Book Review “Tactical Pipeline Growth” by Mark McInnes

Winning the outbound sales battle using cadence strategies

Q&A with Mark McInnes

1. What was the deciding moment to write this book?

About two years ago I came out of a meeting when my lawyer tried to reach me on my phone, left voicemails, sent email and even text messages about what he wanted to talk to me quite urgently. In his mind it would have been the most important thing for me at that day. His self-belief in reaching out to me across multiple channels made me realise that it is exactly the same mindset we need as salespeople when we deliver our message to the perfect client. By reverse engineering of that process especially around his urgency I came up with the idea to write about it a longer piece.

2. How long did it take from concept to launch?

From November 2019 to January 2020 I have done most of the writing, so it was pretty quick. Then I gave it to the editor who needed about the same time again; Bryan Szabo did a lot of great work, he was fantastic.

3. How did you perform the research to create the practical content?

A lot of it was based on what I have been training over time and certainly what I have been using on social. I had an informal cadence for a long time and now I created one that was more formal to reach out and start conversations with people on social. This means to follow them, share some content, create a bit of rapport, then invite for a connection, send them content, and then ask them for something deliberately after up to five touches. That was the most part of the practical piece before building out the rest of the cadence through the traditional channels such as phone and email.

4. What was the biggest challenge along the process?

First of all, it was the limited belief that I would not be able to create something worthwhile for people that they want to read. On a more practical note it was allocating the time to write. In many cases I was writing in the mornings three hours per day literally a couple of pages which was pretty tough. There were also days when I got out of bed at 5.30 and wrote 15 pages in 1.5 hours because I knew exactly what I wanted to get down. The other big challenge has been cutting pieces out when I wrote a whole bunch of content and realised it was great, but I wouldn’t be able to use any of it.

5. What was your own reflection along the journey?

As much as I challenge my clients about the value they deliver, it was self-realisation if the message I offer would be valuable for a segment of my audience. Sales leaders often tell me that most people don’t spend as much time and effort in researching new outbound strategies in my area of specialty which is quite easy to forget and a good point to reflect on.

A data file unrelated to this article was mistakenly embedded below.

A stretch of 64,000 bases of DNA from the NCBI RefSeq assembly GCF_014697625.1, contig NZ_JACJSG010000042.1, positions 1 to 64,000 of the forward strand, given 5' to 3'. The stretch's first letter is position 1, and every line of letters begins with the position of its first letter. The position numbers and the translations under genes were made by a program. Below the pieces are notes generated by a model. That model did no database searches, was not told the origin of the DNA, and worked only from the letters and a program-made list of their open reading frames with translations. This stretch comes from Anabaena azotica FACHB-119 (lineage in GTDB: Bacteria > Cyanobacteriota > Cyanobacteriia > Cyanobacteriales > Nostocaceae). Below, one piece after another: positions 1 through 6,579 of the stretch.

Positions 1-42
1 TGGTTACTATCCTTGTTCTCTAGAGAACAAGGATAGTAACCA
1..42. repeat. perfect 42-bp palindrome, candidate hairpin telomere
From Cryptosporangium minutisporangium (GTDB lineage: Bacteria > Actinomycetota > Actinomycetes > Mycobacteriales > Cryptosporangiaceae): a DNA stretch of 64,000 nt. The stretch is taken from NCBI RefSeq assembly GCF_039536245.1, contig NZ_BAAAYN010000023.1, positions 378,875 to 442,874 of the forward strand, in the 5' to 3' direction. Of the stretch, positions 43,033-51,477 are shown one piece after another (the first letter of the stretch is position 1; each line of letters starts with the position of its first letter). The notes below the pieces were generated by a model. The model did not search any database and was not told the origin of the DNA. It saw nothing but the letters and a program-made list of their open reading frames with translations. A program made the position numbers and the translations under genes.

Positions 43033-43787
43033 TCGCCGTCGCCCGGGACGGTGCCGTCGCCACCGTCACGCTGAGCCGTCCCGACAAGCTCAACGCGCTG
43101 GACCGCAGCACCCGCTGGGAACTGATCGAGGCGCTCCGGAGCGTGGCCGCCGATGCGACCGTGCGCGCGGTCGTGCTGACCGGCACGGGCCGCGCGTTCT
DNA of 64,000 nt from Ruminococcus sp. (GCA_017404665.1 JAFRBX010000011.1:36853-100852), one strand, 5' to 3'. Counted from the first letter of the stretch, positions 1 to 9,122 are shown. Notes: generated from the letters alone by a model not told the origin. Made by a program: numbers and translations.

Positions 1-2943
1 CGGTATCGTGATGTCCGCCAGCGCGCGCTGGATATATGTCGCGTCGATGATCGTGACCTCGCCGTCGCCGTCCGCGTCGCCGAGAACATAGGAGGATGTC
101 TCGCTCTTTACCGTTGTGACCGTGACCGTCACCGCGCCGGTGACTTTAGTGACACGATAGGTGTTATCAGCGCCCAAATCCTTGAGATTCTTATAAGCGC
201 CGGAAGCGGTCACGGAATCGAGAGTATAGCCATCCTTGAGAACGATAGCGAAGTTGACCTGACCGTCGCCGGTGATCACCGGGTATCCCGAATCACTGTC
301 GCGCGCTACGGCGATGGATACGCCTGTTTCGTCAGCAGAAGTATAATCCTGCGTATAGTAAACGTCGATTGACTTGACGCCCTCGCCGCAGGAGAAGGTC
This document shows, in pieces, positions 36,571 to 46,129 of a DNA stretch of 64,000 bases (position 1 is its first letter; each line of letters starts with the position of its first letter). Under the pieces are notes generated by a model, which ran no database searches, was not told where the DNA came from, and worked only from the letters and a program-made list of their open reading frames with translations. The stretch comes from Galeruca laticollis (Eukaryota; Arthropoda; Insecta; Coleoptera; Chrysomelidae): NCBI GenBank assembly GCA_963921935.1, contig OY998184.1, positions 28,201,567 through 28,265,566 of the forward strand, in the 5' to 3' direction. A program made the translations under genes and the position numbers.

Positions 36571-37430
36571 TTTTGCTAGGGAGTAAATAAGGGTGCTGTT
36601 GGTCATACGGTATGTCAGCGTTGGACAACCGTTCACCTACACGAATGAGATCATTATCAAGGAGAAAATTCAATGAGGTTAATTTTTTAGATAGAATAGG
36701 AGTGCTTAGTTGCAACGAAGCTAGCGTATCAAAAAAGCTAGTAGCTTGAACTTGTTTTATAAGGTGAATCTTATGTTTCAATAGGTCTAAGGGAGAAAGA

6. What is the outcome in having this book available?

I never finished my marketing degree and don’t have those educational certificates. Writing a book is probably the next best thing to put the theories and strategies in a book which is going to be well received and people can take the content into practice. I’m super excited about the messages of people who tell me they used some of the strategies to get more meetings than before. That’s a great outcome!

7. What would you advise others about writing their book?

Just start writing, don’t think too much about the structure. There are a lot of guides about how to write a book, I read many of them and subscribed to a couple of people who helped me to figure out the best way how to do it. In hindsight just write a bunch of content and get an editor involved earlier than in my case because I wrote a lot of stuff we couldn’t use. When I thought it’s finished, I still had about 60% of the writing to go. The sooner you can get 30,000 words down and send it across to an editor, the better it will be as you can add the remaining 20,000 words on top of that afterwards.

Social Selling advocate at Hootsuite, strategic networker, book reviewer and leadership mentor. Writing here, on LinkedIn and on www.gunnarhabitz.com.au.

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